Defining clear problem statements early on will help make the approach to data analytics more manageable, allow you to stay on track, and make it more likely that the tool you are seeking is right for your purpose and your business. After all, if you are seeking a control framework to track, manage, and verify FTA use, is there really a need to purchase an off-the-shelf solution that contains a suite of other functions (say, denied party screening) which may not even be relevant to your business?
2. Start consolidating the data you need
With clear problem statements, relevant data points can be identified, collected, stored and consolidated. Companies should be careful to ensure that the raw data is of high quality. While you do need to be agile with how you view and use data, the reliability and integrity of the data is key, as people are quick to accept conclusions when "the data says so", creating a false sense of security. When undue reliance is placed on inaccurate, incomplete, and therefore misleading data, you can seldom be confident of the findings generated, and even less confident of the actions taken on that basis. For that reason, quality of data is paramount.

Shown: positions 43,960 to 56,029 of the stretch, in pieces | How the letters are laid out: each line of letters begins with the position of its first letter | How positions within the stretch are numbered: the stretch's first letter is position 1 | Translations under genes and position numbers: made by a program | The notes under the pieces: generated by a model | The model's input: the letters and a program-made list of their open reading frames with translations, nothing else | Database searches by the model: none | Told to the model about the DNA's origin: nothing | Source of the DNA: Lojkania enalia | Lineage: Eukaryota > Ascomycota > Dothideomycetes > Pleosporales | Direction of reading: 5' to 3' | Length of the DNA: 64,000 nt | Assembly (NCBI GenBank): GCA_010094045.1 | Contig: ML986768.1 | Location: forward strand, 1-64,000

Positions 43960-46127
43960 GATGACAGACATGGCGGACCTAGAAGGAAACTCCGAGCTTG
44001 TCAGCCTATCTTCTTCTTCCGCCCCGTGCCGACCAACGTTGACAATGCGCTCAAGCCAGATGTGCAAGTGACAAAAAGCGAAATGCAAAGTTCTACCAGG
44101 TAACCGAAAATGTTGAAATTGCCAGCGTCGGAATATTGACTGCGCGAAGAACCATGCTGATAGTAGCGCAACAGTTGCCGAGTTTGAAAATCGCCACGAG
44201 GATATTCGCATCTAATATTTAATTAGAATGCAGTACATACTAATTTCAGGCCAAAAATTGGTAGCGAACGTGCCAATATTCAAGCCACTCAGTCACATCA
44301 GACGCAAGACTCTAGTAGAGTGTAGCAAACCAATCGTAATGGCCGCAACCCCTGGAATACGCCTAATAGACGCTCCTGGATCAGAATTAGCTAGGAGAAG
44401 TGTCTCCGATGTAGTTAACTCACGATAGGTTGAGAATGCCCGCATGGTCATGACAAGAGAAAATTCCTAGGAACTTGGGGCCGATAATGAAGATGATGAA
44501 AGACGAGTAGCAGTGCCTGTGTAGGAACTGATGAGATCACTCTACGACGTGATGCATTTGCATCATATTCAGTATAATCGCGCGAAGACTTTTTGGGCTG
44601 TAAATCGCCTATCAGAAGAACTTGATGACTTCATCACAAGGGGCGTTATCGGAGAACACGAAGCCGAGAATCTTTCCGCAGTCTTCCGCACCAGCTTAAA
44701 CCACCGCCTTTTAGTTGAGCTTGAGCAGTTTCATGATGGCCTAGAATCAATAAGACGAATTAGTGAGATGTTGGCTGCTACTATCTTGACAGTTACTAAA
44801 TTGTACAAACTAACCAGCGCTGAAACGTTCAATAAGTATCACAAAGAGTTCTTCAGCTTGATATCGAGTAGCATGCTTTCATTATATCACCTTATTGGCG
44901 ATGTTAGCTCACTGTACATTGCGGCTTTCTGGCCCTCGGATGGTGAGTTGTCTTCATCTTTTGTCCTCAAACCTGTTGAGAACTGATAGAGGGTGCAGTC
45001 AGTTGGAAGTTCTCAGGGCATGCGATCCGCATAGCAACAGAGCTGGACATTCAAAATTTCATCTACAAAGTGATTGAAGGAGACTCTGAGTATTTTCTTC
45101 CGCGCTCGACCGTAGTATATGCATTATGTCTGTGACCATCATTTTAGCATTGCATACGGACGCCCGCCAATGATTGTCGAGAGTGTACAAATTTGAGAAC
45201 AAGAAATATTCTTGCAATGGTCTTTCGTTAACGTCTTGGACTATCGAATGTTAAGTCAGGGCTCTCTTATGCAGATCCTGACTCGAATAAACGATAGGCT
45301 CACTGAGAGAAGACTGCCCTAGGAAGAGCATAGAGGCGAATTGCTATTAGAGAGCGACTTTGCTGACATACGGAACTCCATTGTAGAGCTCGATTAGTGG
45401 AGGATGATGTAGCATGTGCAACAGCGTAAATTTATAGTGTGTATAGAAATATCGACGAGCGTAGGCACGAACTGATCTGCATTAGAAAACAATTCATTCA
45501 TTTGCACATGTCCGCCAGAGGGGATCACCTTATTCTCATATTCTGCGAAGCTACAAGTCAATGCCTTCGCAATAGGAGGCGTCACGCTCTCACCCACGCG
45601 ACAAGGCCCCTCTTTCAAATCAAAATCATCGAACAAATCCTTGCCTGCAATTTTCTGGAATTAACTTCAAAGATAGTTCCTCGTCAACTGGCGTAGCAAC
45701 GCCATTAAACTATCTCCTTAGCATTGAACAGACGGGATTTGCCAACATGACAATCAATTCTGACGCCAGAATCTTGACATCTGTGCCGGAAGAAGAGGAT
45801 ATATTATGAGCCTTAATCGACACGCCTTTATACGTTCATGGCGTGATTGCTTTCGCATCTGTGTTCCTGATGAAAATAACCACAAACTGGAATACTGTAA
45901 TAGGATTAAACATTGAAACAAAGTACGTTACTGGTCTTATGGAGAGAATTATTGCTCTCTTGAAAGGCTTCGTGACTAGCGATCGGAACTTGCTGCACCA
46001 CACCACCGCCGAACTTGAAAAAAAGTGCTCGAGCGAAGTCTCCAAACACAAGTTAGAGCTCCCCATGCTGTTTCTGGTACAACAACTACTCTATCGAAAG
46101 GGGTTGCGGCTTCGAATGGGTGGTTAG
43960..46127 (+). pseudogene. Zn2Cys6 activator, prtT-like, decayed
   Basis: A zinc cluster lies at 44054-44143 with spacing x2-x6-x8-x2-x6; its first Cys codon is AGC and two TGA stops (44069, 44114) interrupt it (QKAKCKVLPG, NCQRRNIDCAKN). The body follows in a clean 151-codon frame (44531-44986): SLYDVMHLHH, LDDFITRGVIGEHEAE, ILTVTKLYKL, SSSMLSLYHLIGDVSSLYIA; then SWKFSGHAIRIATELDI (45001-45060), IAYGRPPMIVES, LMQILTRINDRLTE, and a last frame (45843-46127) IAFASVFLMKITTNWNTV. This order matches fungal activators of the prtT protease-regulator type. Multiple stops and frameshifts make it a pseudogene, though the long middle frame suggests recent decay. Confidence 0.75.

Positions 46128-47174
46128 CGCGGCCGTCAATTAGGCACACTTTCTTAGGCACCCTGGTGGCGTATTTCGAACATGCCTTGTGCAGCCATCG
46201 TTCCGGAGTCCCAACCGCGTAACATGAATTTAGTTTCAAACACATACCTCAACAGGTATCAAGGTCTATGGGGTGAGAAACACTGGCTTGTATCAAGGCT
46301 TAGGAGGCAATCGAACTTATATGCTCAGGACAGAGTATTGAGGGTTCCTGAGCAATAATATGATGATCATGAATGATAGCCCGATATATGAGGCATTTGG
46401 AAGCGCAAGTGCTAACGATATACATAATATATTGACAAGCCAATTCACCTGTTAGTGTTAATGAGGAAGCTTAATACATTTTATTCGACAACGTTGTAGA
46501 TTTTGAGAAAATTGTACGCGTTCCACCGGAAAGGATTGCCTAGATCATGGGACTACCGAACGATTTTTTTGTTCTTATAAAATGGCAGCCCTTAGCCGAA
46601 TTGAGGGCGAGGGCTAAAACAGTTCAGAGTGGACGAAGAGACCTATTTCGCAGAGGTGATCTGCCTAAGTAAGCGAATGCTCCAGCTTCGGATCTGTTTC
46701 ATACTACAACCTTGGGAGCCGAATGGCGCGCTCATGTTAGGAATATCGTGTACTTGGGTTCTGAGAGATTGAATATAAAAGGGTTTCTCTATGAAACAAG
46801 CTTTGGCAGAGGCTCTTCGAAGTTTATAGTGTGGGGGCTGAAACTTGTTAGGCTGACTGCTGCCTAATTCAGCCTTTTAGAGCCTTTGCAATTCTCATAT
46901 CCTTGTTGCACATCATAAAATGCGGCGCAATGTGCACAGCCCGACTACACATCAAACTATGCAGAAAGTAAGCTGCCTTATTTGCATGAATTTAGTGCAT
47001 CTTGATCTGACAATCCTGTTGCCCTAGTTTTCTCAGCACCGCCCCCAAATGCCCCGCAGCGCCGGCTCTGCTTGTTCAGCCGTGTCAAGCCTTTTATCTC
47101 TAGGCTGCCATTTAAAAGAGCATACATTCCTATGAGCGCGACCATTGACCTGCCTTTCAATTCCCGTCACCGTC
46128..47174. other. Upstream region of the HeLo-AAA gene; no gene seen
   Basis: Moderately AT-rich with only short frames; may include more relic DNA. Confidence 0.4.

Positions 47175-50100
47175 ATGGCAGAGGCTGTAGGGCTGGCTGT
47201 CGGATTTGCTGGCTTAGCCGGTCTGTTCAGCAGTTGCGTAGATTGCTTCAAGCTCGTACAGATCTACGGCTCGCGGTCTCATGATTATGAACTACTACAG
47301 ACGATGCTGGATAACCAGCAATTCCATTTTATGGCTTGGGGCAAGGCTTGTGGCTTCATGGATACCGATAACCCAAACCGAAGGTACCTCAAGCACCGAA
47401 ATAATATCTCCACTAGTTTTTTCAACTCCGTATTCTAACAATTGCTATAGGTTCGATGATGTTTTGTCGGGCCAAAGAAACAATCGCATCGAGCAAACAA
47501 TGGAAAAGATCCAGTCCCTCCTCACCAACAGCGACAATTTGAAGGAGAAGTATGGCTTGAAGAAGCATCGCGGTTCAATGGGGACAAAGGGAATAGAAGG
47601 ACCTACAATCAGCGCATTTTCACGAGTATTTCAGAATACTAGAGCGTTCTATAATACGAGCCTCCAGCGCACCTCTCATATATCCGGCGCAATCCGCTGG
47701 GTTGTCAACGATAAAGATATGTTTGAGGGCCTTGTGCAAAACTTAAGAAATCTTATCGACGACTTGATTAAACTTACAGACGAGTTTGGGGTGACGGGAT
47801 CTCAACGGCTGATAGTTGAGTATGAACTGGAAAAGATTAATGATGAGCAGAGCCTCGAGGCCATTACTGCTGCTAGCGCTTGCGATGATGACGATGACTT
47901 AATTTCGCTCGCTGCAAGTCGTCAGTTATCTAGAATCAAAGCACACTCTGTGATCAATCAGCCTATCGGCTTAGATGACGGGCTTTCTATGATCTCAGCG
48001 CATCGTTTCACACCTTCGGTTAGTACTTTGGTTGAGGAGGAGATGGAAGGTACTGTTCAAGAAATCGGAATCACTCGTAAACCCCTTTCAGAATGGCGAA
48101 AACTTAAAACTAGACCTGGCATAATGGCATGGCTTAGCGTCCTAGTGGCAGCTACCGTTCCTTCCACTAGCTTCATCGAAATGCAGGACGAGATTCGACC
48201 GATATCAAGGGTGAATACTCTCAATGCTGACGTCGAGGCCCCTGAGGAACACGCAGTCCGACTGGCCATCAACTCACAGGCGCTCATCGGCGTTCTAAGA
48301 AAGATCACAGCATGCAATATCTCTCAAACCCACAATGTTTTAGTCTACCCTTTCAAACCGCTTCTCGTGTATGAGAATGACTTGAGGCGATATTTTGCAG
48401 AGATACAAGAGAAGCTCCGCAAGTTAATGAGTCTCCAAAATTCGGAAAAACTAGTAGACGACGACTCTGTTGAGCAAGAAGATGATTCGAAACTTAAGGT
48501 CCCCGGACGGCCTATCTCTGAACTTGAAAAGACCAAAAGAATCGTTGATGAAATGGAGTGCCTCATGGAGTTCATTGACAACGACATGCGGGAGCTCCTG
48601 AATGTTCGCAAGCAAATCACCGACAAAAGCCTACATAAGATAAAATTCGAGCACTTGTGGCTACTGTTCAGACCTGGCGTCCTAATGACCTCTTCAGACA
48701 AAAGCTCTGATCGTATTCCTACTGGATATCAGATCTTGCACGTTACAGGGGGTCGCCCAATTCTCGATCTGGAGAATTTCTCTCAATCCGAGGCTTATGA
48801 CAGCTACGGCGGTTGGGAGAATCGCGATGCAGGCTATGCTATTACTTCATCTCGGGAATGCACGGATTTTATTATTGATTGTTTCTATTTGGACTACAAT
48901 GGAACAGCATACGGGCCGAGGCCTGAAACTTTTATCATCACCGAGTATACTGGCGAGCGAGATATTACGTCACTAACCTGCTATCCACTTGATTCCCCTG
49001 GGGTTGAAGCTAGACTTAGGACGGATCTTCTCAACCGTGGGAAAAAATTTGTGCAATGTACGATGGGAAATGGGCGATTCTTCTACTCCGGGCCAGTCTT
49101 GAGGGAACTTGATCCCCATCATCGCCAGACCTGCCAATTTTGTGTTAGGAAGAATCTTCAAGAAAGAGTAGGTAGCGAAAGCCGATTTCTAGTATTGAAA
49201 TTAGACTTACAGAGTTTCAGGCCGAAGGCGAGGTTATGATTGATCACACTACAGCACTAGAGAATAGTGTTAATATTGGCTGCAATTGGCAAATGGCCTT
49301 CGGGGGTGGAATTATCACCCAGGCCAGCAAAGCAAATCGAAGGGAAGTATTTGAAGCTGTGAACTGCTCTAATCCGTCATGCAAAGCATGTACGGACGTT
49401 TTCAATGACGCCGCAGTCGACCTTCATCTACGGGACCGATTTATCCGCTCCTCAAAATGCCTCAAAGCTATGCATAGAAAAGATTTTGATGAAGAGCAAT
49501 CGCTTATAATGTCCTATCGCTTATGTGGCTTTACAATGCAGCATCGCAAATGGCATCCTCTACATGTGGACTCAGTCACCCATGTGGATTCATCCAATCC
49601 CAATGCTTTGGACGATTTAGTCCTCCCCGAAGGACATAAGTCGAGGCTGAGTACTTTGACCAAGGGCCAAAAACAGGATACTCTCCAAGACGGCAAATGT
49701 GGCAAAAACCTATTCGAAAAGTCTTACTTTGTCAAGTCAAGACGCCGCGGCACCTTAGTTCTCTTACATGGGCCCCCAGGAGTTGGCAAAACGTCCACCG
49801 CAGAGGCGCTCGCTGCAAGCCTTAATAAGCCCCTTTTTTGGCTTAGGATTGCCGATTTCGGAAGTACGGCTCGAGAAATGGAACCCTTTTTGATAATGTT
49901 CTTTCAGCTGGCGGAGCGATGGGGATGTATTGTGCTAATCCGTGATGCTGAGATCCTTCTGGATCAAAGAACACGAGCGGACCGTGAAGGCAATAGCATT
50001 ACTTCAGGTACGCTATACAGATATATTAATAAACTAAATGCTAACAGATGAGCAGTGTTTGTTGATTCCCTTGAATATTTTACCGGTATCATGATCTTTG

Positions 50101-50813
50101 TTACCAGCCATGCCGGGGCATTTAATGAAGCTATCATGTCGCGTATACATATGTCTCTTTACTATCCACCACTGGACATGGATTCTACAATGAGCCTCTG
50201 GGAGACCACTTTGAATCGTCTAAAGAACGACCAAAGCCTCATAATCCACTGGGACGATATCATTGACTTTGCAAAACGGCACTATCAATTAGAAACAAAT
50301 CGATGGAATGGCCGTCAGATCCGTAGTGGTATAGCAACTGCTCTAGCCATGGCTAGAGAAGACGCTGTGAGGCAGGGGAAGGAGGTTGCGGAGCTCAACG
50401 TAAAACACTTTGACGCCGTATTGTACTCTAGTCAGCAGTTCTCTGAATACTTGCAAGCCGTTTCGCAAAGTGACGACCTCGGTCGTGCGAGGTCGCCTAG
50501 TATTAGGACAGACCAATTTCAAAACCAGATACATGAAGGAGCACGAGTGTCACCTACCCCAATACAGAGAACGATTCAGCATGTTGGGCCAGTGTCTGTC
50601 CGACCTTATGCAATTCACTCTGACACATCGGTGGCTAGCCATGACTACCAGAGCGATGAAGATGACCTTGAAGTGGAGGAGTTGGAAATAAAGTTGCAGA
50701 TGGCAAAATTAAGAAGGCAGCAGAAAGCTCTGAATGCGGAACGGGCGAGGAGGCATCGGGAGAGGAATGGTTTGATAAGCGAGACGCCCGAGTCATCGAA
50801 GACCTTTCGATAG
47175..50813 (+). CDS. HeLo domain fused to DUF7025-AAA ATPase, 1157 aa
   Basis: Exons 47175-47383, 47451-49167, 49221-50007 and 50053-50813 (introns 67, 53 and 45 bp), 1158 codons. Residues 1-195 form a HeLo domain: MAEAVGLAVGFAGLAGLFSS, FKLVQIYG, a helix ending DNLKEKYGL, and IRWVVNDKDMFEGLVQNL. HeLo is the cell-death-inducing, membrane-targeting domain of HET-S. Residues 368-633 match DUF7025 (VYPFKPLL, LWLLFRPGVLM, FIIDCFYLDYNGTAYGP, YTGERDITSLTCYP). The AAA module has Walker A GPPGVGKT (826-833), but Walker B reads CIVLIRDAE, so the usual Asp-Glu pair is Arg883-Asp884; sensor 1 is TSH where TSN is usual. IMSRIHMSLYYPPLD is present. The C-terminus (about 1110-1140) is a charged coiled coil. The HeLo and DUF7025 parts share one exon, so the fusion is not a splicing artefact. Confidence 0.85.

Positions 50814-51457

3. Consider your organisation's capabilities and readiness
Purchasing the latest predictive analytics solution might be tempting, but it will necessarily entail significant investment. In addition, what many technology providers fail to tell you is that it will also require as a baseline, sophisticated data structures that an organisation just starting out on its analytics journey is unlikely to possess. For that reason, it is crucial for businesses to take into account their organisation and their industry. For instance:
What are your current analytics capabilities? What is your budget? Are you after a global, regional, or national solution? What is your risk appetite are you comfortable with approximations? How will you show value created for your organisation in order to get management
buy-in? Is a descriptive or predictive solution more suitable for your problem statement? Is it
scalable from one to the other? Are there synergies with the supply chain, tax, or finance folks?
Sometimes, simple is still most effective. Businesses should allow themselves time to mature and grow in their capabilities, and to scale up only when ready.
4. Consider the options available
Only at this stage should you begin to consider the solutions available in the market, whether it means adopting an off-the-shelf solution, or customising a simple solution to your specific problem.
In our experience, the following considerations are particularly helpful when making a decision on what solution may work best for your organisation: Data analytics tools that work well with other tax management (such as GST and
Trade Intelligence Asia Pacific October / November 2017 11
transfer pricing) are typically not easily adapted for customs and trade purposes. There are analytics solutions specific to customs and trade, but these are still a